In follow up to these wide-ranging conversations, the ITA Division I Operating Committee held a highly-focused conference call. After a great deal of vigorous discussion, the committee voted to mandate experimentation in the winter of 2014 (January/February) with a new dual meet format that will represent a dynamic change from the current team format. The new ITA format will be time sensitive (under three hours), but still emphasize the importance of doubles in the college team match. The following is the ITA dual meet format for experimentation:

The dual meet will consist of three doubles matches played first (worth a total of one point), followed by six singles matches, each individual match worth a point. Four points are required to win the team match.

The three doubles matches will each consist of one set to 6, with one-ad scoring and a tie-breaker at 5-all.  Once a team has won two doubles matches, the remaining doubles match will stop (NB. this "clinch" policy is the current rule in the ITA National Indoor Team Championships and the NCAA Team Championships).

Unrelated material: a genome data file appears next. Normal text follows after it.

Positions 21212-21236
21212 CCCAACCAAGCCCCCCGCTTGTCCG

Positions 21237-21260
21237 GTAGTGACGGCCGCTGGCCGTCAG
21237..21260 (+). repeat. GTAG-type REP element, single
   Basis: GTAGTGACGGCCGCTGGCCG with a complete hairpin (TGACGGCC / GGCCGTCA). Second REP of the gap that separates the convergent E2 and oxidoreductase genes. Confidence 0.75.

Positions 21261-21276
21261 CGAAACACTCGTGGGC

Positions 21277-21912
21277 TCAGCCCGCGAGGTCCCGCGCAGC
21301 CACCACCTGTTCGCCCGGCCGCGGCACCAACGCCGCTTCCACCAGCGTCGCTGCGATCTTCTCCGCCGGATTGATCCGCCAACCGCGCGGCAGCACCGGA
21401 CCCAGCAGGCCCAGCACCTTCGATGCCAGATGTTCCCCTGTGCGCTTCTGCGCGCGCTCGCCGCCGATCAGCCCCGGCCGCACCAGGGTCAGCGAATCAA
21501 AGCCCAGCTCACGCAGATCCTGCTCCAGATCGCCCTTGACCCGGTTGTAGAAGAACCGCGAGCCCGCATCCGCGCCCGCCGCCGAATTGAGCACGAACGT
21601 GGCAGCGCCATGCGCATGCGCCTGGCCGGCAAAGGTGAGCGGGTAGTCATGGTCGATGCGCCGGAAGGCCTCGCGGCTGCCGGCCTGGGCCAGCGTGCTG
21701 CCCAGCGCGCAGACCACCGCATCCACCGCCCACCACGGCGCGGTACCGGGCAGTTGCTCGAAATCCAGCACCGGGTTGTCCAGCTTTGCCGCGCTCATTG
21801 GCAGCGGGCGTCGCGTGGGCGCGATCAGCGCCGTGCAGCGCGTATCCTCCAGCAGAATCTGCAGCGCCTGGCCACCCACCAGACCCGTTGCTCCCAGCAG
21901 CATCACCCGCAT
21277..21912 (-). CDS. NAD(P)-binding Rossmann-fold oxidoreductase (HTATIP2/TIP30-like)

Six singles matches will follow the doubles, each singles match two out of three sets, with each set using one-ad scoring, and a tie-breaker at 5 all.

Once four points have been reached ("clinching" the team match), the remaining matches shall not be completed (as in the doubles point, this "clinch" policy is the current rule in the ITA Indoor Team Championships and the NCAA Team Championships). 

There will be no warm-up against opponent before the first point is played in doubles and singles: players will be expected to warm-up with their own team prior to the scheduled match time (it should be noted that this "no warm-up against opponent" rule is tentative: a final decision about this will be made by the ITA Operating Committee at its annual meeting this December).